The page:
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WHAT YOU NEED TO KNOW:
A meniscectomy is surgery to repair your meniscus, or remove any torn pieces. The meniscus is cartilage in your knee that acts like a shock absorber, and helps your knee move correctly.
- Medicines may be given to decrease pain or to prevent a bacterial infection. Ask your healthcare provider how to take prescription pain medicine safely.
- Take your medicine as directed. Contact your healthcare provider if you think your medicine is not helping or if you have side effects. Tell him if you are allergic to any medicine. Keep a list of the medicines, vitamins, and herbs you take. Include the amounts, and when and why you take them. Bring the list or the pill bottles to follow-up visits. Carry your medicine list with you in case of an emergency.
Follow up with your orthopedist or surgeon as directed:
Write down your questions so you remember to ask them during your visits.
- Keep your dressing dry and clean. Carefully wash the wound with soap and water. Dry the area and put on new, clean bandages as directed. Change your bandages when they get wet or dirty. If you cannot change the bandage by yourself, ask someone else to help you change it. Wrap a plastic bag around your bandage when you shower. Carefully tape the bag above and below the bandage so water cannot leak onto it. Keep your leg away from the spray of water if possible.
- Apply ice on your knee for 15 to 20 minutes every hour or as directed. Use an ice pack, or put crushed ice in a plastic bag. Cover it with a towel. Ice helps prevent tissue damage and decreases swelling and pain.
- Elevate your knee above the level of your heart as often as you can. This will help decrease swelling and pain. Prop your knee on pillows or blankets to keep it elevated comfortably.
- Wear pressure stockings as directed. This will help decrease swelling in your legs until you are able to walk more. Ask which type of support socks is best for you.
- Wear your brace. You may need to wear a brace or elastic wrap bandage on your knee. This will help prevent movement so your knee can heal. You may need to use crutches to help you move around.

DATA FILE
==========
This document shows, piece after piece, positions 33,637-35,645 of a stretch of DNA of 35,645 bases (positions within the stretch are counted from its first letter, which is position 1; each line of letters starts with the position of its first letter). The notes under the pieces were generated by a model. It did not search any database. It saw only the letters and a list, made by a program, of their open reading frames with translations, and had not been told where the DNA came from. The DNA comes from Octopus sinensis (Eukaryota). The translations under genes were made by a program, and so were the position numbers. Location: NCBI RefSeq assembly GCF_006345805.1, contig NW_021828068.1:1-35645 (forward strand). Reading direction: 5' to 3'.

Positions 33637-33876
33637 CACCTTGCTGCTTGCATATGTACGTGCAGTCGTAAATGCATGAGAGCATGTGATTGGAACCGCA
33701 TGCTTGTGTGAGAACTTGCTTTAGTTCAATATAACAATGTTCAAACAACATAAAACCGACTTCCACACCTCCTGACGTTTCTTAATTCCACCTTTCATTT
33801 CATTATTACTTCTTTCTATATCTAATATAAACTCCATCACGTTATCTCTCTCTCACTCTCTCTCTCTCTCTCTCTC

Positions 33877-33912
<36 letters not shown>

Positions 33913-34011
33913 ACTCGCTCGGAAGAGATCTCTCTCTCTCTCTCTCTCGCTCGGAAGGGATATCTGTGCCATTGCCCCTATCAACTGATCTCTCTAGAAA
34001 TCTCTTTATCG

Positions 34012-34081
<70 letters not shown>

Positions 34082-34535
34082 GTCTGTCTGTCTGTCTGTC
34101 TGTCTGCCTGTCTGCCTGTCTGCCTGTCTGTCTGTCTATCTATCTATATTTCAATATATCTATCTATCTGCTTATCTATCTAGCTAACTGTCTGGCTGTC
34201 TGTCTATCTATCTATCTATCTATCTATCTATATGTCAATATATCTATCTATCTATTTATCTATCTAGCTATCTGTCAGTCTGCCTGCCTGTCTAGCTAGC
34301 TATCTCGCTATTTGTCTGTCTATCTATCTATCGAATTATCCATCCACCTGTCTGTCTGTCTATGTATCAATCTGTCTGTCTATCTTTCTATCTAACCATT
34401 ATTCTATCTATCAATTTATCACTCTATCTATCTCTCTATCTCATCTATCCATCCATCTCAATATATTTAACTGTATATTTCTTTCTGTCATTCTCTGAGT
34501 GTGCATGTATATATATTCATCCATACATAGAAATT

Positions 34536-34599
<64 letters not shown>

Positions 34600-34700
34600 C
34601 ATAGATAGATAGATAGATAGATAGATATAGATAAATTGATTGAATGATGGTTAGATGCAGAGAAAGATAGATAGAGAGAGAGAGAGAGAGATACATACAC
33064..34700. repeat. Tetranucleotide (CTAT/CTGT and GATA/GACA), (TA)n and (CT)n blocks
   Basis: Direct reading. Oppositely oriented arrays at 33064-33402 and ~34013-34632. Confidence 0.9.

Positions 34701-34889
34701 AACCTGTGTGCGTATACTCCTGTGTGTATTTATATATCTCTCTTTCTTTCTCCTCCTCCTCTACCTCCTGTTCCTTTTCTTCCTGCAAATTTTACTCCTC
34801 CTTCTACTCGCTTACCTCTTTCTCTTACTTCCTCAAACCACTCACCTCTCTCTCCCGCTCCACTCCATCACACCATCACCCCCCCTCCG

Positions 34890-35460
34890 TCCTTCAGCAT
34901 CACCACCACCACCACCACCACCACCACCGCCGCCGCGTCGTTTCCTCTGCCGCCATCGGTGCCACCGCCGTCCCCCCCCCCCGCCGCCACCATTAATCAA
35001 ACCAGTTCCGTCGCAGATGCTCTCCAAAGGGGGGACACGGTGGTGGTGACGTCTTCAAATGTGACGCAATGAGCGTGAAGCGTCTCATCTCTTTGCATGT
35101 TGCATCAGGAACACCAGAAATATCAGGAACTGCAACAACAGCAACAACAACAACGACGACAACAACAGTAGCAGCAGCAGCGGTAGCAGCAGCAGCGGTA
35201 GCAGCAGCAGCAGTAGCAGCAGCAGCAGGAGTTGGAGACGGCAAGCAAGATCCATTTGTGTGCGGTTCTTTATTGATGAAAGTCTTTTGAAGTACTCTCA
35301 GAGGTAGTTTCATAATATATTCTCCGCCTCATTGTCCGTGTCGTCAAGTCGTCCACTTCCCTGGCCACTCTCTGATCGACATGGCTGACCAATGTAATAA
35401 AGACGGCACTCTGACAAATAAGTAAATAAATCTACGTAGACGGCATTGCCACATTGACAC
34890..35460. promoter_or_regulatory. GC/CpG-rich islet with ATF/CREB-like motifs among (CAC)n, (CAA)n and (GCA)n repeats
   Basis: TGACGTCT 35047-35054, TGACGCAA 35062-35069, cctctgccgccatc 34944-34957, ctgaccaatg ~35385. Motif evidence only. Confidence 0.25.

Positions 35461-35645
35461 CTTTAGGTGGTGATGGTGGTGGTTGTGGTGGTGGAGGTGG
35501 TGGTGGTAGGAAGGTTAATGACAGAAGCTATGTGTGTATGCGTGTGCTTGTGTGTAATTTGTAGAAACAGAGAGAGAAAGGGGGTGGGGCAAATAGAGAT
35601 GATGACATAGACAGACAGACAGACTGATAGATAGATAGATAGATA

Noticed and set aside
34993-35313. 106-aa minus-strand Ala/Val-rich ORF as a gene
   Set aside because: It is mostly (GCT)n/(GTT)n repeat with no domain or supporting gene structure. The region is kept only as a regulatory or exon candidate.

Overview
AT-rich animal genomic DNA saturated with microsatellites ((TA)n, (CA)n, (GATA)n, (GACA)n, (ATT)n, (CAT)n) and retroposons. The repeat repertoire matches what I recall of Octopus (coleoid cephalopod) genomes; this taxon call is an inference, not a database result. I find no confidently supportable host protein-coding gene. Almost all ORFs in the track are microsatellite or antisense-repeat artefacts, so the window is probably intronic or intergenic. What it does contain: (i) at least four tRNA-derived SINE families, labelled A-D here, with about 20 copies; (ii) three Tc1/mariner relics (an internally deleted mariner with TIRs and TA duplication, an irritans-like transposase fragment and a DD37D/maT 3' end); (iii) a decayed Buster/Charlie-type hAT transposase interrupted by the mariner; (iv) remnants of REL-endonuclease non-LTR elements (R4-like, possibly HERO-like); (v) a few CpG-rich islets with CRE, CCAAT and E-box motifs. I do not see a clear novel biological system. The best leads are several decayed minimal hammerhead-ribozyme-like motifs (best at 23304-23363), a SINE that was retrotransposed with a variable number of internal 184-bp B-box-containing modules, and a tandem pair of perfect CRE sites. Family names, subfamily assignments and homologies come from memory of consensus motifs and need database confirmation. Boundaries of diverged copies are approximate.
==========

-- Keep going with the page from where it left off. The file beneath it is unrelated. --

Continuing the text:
- You may remove the brace each day to bathe. Put your brace back on as soon as possible.
- You can loosen or tighten the brace or elastic wrap bandage to make it comfortable. It should be tight enough for you to feel support. It should not be so tight that it causes your toes to tingle or lose feeling. If you are wearing an elastic wrap bandage, take it off and rewrap it once a day.
- Move your toes and foot several times an hour to prevent joint stiffness and blood clots.
- Do leg exercises as directed. You will be told how soon you should start leg exercises after surgery. You may be taught these exercises before or after surgery. After you do your exercises, elevate your knee and put an ice pack on it. Do this especially if you are having problems with swelling.
- Go to physical therapy. Your orthopedist or healthcare provider may recommend physical therapy. A physical therapist teaches you exercises to help improve movement and strength, and to decrease pain.
- Ask when you can exercise. Avoid heavy exercise such as jogging or bicycling right after surgery. Once your knee is stronger, you will be able to start exercise. It is best to start slowly and do more as you get stronger. Ask your healthcare provider about the best exercise plan for you.
Contact your orthopedist or surgeon if:
- The area around your stitches is swollen, red, or has pus coming from it.
- Your stitches come apart.
- Blood soaks through your bandage.
- You have more pain in your knee or trouble moving around.
- You have questions or concerns about your condition or care.
Seek care immediately or call 911 if:
- You feel lightheaded, short of breath, and have chest pain.
- You have a fever.
- You fall or injure your knee.
- You lose feeling in your leg.
- Your leg or toes tingle, feel cool to the touch, or look blue or pale.
Always consult your healthcare provider to ensure the information displayed on this page applies to your personal circumstances.